By James Farrell
Job enrichment is the process of enhancing job satisfaction and fulfilment by reforming the roles and duties that an employee carries out on a day to day basis. Too many employees are trapped in unrewarding and monotonous jobs that offer little or no professional satisfaction. It is particularly common among primary and secondary occupations that involve the repetition of tasks and little or no responsibility.
The absence of job fulfilment and consequently enrichment, can often lead to anxiety and unhappiness among the workforce which ultimately affects employee performance. There are a number of helpful ways that can contribute to job enrichment among the workforce that will ultimately boost your output however it is important to consider the following:
Existing working conditions for staff
Procedures for employee appraisal
What is already expected of the each staff member
The role played by management and supervisory staff
There are five features of job design that are linked to employment enrichment among staff and if applied successfully, will contribute to their overall happiness and personal development:
Independence and self-sufficiency
Skill variety supports the increase of skills and expertise staff should employ during their work. Task identity involves allowing an employee to undertake a particular task and performing it from start to finish. This will give them a sense of achievement and enable them to identify the duty as exclusively theirs. Task significance refers to a particular duty that will have a direct impact on the business.
Independence and self sufficiency involve increasing the amount of decision making bestowed upon an employee whereas feedback appreciates the importance of recognition following a job well done.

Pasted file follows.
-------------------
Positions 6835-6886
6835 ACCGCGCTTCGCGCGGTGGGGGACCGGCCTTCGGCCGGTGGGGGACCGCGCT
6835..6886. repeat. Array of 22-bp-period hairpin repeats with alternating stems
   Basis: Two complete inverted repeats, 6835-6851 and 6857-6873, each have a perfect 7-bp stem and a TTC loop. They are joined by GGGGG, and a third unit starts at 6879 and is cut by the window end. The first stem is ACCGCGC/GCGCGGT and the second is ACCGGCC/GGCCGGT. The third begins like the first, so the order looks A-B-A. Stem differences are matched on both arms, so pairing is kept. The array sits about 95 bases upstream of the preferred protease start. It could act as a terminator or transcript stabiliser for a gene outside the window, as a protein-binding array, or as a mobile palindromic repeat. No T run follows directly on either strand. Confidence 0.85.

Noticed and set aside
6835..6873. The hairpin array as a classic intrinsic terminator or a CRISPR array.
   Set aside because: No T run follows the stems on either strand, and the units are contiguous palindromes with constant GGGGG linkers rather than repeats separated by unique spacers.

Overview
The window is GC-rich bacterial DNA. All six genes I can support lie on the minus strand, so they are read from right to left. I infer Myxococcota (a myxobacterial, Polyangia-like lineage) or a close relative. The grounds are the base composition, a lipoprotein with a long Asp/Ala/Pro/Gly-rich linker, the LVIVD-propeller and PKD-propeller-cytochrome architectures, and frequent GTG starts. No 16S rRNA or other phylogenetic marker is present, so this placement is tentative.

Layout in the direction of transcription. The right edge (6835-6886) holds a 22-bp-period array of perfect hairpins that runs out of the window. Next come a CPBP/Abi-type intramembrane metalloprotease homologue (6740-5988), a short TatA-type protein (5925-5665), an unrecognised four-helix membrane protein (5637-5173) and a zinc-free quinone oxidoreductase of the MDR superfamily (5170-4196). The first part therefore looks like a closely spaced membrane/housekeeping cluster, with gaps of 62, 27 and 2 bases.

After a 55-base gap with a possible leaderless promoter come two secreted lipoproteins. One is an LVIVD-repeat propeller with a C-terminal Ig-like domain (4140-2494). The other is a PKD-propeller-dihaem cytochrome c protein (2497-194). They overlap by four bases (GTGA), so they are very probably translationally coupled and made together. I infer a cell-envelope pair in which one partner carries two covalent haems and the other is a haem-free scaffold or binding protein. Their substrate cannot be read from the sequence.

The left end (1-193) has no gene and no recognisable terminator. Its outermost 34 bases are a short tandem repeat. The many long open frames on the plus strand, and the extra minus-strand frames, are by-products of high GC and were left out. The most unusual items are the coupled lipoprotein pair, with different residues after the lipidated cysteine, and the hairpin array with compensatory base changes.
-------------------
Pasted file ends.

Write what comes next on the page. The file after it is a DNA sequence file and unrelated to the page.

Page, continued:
In essence, enhancing job design will increase job satisfaction and fulfilment to create a contented and more productive workforce.
The following are some suggested strategies that can be employed to encourage increased job enrichment and personal development.
By enabling employees to rotate tasks throughout the business gives them a greater awareness of the functions of the company. It will allow them to see different parts of the company as well as diversifying their original duties. This strategy works particularly well for jobs that involve the repetition of one of two skills.
Managers and supervisory staff who initiate teamwork are systematically improving the job satisfaction of their employees. By appointing the final goal, all internal decision-making and influence now rests in the hands of the team. This method is especially good for businesses with a large hierarchy as it reduces the pressure placed on management and allows staff to acquire management skills without formal training.
Following on from job rotation which offers a greater degree of skill variety, the merging of differing work activities improves task identity. Task identity enables an employee to witness the complete evolution of a product, from start to finish. The same principles are espoused in the process of joining tasks. It must be remembered however, that the implementation of this strategy may forfeit an increased level of productivity. Employees who are unfamiliar with the new task may work at a slower pace at the beginning.
Delegation of power and responsibility
An employee’s feeling of job enrichment can also come from the attainment of responsibility through supervisor delegation. Placing an employee in charge of various tasks and affording them accountability of certain responsibilities can improve job satisfaction and fulfilment. It is crucial that the employee is made aware that such power comes with responsibility.
Employee feedback is potentially one of the most important aspects of employee satisfaction. It is important that you deliver feedback on both good and poor employee performances. A personal approach is always more appreciated than a bureaucratic one. Employees are more likely to heed the advice from their manager whom they know and respect as opposed to a supervisor from another department who was asked to carry out the evaluation.